Friday, March 6, 2009

Kevin Brockmeier on Fairy Tales

All week, we've been running excerpts from our interview with Kevin Brockmeier which appears in the latest issue of The Yalobusha Review. Today, being Thursday, is part of this week, and so here's another bit of Brockmeier goodness in which he discusses why he loves fairy tales.

CK: To switch back to something you were talking about earlier, trying to translate stories you loved as a child for an adult audience, there’s the epigraph at the beginning of Things That Fall From the Sky from G.K. Chesterton about fairy tales. A lot of people when they think of fairy tales, they just think of them as a sort of children’s literature you grow out of, but it’s something you acknowledge and seem to draw inspiration from. I wondered what you loved about them, why they inspire you, and how they influence you?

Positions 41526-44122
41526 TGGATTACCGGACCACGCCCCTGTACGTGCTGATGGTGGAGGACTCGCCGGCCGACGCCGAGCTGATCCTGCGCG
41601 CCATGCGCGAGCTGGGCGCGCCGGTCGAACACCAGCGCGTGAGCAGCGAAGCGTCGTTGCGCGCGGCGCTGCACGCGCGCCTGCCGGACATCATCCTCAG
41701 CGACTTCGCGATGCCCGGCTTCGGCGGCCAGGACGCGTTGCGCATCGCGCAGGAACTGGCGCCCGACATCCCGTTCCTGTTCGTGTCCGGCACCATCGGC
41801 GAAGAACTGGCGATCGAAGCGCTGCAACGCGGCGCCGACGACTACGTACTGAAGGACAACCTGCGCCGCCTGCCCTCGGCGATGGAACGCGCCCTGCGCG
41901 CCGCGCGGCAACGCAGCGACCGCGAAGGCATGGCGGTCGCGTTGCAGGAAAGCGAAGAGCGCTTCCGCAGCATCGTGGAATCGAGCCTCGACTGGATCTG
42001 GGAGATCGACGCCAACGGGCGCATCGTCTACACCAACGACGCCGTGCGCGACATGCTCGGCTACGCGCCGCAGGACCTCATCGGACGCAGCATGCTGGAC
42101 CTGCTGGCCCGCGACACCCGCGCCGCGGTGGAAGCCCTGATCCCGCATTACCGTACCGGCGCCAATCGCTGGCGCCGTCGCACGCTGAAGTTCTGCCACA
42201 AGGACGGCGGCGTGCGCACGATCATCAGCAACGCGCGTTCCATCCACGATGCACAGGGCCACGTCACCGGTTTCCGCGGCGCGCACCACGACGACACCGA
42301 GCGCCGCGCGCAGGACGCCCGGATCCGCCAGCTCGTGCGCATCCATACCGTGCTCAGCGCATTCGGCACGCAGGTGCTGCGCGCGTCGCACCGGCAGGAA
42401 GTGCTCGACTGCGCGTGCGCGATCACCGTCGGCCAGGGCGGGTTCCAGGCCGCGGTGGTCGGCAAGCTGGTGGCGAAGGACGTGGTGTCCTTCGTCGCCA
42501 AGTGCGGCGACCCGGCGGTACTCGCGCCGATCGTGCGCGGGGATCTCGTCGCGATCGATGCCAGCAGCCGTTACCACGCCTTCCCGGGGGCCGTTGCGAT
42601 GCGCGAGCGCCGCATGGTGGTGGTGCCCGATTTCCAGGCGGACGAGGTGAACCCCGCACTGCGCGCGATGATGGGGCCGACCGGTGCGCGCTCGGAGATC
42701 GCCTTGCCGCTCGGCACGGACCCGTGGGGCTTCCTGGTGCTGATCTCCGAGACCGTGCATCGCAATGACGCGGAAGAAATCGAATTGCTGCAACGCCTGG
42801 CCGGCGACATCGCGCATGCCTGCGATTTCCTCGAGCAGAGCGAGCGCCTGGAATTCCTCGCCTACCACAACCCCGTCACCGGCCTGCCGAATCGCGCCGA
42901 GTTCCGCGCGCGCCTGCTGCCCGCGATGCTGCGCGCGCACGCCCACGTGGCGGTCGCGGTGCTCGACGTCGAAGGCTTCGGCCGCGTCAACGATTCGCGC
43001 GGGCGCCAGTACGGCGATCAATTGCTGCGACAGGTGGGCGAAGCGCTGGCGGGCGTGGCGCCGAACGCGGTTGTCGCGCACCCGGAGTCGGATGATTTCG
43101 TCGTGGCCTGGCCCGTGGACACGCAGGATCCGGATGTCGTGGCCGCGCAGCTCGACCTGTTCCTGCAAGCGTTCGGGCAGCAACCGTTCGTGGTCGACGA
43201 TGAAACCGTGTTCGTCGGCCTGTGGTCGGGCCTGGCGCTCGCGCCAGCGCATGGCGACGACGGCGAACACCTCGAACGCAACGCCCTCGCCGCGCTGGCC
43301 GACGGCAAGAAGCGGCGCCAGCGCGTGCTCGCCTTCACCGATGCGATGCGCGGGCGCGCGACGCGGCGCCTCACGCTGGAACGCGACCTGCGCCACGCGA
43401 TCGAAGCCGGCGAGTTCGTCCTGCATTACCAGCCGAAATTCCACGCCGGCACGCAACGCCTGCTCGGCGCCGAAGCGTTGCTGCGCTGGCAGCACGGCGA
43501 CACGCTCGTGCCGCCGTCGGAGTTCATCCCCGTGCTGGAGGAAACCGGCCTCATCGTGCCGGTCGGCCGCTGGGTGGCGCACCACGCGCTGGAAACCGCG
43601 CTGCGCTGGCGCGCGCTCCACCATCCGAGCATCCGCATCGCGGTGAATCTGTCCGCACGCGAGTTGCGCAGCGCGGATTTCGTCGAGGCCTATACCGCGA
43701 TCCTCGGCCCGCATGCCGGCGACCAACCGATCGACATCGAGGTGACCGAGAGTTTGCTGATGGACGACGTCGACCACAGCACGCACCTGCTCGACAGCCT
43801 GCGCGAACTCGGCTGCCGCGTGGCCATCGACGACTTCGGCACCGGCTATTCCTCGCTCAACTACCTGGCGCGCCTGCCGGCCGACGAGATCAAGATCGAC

KB: I suppose it’s just, well, two things: one, is that they always seem to be driven forward by a very strong storytelling voice, one that welcomes you into the narrative. I find that compelling. Aside from that, as a reader I’m simply attracted to stories that have an element of fantasy about them. Not all of my own writing does, but some of it does. Probably the writing that’s gotten the most attention does. That element of fantasy is an important part of the fairy tales I loved when I was growing up, and then the fairy tales I’ve discovered as an adult as well. Italo Calvino is one of my favorite writers, and I slowly read through his body of work over the past ten or fifteen years. The last of his books I got around to was his edition of Italian Folktales, which is a set of retellings, maybe an 800 page volume. It contains many, many traditional Italian folk and fairy tales. I resisted reading it for a long time because it didn’t feel like one of Calvino's books really, since none of the stories were original to him, he didn't produce them out of his own imagination. And yet I found myself completely immersed in it when I did read it, and the fables in the new collection were generated out of a desire on my part to write the kind of stories that might fit naturally into a collection like that.

Tune in tomorrow for those portions of our interview with Mr. Brockmeier that due to space didn't make it into the magazine.

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